• POST all of this to fxa-oauth-server at /v1/authorization and receive back an OAuth code and state response parameters.

Desktop will then send the code and state parameters back to Mobile over the WebSocket channel, encrypted as before with the channel key.

5) Mobile receives OAuth response and connects to Sync

When the user accepts the confirmation screen on the Mobile device, it will listen for the message produced by the Desktop device in step (4) above. After receiving the message, it can tear down its WebSocket channel. The supplicant broker redirect step is captured by the Native app, as part of that step the code and state params are extracted from the redirect url.

  • The mobile application can now complete its OAuth flow in its Native code just as if it had received code and state via a standard web-content-based OAuth flow:
  • Submit the code to fxa-oauth-server at /v1/token in exchange for an access token, refresh token, and bundle of encrypted key material.
  • Decrypt the bundle of key material with its keys_jwk private key.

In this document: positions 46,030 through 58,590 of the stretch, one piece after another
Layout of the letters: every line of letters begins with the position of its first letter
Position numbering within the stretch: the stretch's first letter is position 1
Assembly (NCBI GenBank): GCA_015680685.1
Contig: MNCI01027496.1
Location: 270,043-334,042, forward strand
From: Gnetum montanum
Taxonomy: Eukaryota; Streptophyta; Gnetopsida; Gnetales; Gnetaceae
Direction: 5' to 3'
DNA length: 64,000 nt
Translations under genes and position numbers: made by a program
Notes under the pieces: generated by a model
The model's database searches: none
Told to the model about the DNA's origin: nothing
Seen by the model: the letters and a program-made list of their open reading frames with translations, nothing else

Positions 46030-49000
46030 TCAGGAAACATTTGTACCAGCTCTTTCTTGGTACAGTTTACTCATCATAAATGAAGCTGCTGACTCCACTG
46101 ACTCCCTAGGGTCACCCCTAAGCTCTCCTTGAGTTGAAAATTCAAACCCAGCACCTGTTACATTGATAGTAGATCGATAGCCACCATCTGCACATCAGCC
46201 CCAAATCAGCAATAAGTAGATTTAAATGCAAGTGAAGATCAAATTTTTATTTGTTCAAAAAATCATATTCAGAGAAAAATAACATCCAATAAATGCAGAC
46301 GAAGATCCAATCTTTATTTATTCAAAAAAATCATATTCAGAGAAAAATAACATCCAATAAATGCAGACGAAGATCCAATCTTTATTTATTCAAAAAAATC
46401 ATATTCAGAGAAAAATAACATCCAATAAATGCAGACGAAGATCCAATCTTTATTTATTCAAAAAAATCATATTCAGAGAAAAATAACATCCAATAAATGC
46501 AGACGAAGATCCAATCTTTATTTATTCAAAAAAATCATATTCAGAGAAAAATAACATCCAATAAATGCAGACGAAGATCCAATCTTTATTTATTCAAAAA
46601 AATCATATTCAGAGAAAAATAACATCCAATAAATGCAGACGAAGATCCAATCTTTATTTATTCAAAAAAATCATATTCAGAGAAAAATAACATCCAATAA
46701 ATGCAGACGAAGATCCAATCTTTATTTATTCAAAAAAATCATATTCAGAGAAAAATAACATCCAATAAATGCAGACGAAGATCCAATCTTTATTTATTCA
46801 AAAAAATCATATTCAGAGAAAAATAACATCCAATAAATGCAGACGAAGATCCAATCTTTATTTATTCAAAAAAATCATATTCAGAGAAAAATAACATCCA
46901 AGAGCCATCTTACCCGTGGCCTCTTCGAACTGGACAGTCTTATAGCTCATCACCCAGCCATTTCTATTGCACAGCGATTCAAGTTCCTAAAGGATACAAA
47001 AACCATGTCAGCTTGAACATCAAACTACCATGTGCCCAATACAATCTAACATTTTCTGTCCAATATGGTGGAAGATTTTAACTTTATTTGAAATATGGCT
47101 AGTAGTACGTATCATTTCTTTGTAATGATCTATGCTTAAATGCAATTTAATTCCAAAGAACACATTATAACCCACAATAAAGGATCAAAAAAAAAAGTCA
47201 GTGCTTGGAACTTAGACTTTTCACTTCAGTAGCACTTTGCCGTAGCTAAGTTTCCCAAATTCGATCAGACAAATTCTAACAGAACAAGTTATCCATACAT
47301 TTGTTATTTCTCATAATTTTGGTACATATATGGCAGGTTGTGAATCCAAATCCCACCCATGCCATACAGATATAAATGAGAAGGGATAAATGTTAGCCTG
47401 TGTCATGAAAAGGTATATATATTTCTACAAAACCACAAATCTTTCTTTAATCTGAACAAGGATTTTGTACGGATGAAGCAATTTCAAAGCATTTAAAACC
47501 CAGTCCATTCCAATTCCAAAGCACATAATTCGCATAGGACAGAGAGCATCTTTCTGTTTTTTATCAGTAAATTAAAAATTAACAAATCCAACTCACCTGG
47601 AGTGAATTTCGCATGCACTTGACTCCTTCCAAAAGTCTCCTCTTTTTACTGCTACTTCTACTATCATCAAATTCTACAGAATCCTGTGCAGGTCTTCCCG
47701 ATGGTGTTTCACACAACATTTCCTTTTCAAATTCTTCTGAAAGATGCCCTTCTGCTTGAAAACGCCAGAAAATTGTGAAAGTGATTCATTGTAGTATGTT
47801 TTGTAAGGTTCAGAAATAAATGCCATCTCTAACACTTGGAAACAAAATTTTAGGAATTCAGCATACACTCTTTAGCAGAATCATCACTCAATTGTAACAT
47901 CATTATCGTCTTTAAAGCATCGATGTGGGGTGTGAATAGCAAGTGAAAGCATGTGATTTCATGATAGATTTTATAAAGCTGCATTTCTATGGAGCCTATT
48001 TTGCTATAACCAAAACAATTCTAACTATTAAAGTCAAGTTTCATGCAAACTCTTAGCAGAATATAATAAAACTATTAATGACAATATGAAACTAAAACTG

• Fetch user profile data, and check that it matches the data provided by Desktop in step (3).
  • Use the access token and key material to access Firefox Sync.

Intended Security Properties

The security-related design goals of this system are as follows:

  • The result of the flow is the same as if the Mobile device had done an ordinary web-content-based OAuth flow. It obtains its own OAuth tokens for the user's Firefox account, with appropriate scopes and a copy of the relevant key material.
  • The messages relayed between Desktop and Mobile cannot be read or forged by any other party.
  • On the signed-in Desktop device:
    • The flow cannot be used to surreptitiously extract FxA key material (such as the user's sync keys) from the browser, not even by Mozilla's servers or by web content running on
    • There is no way for third-party web content to initiate a pairing flow, which might be used for phishing purposes.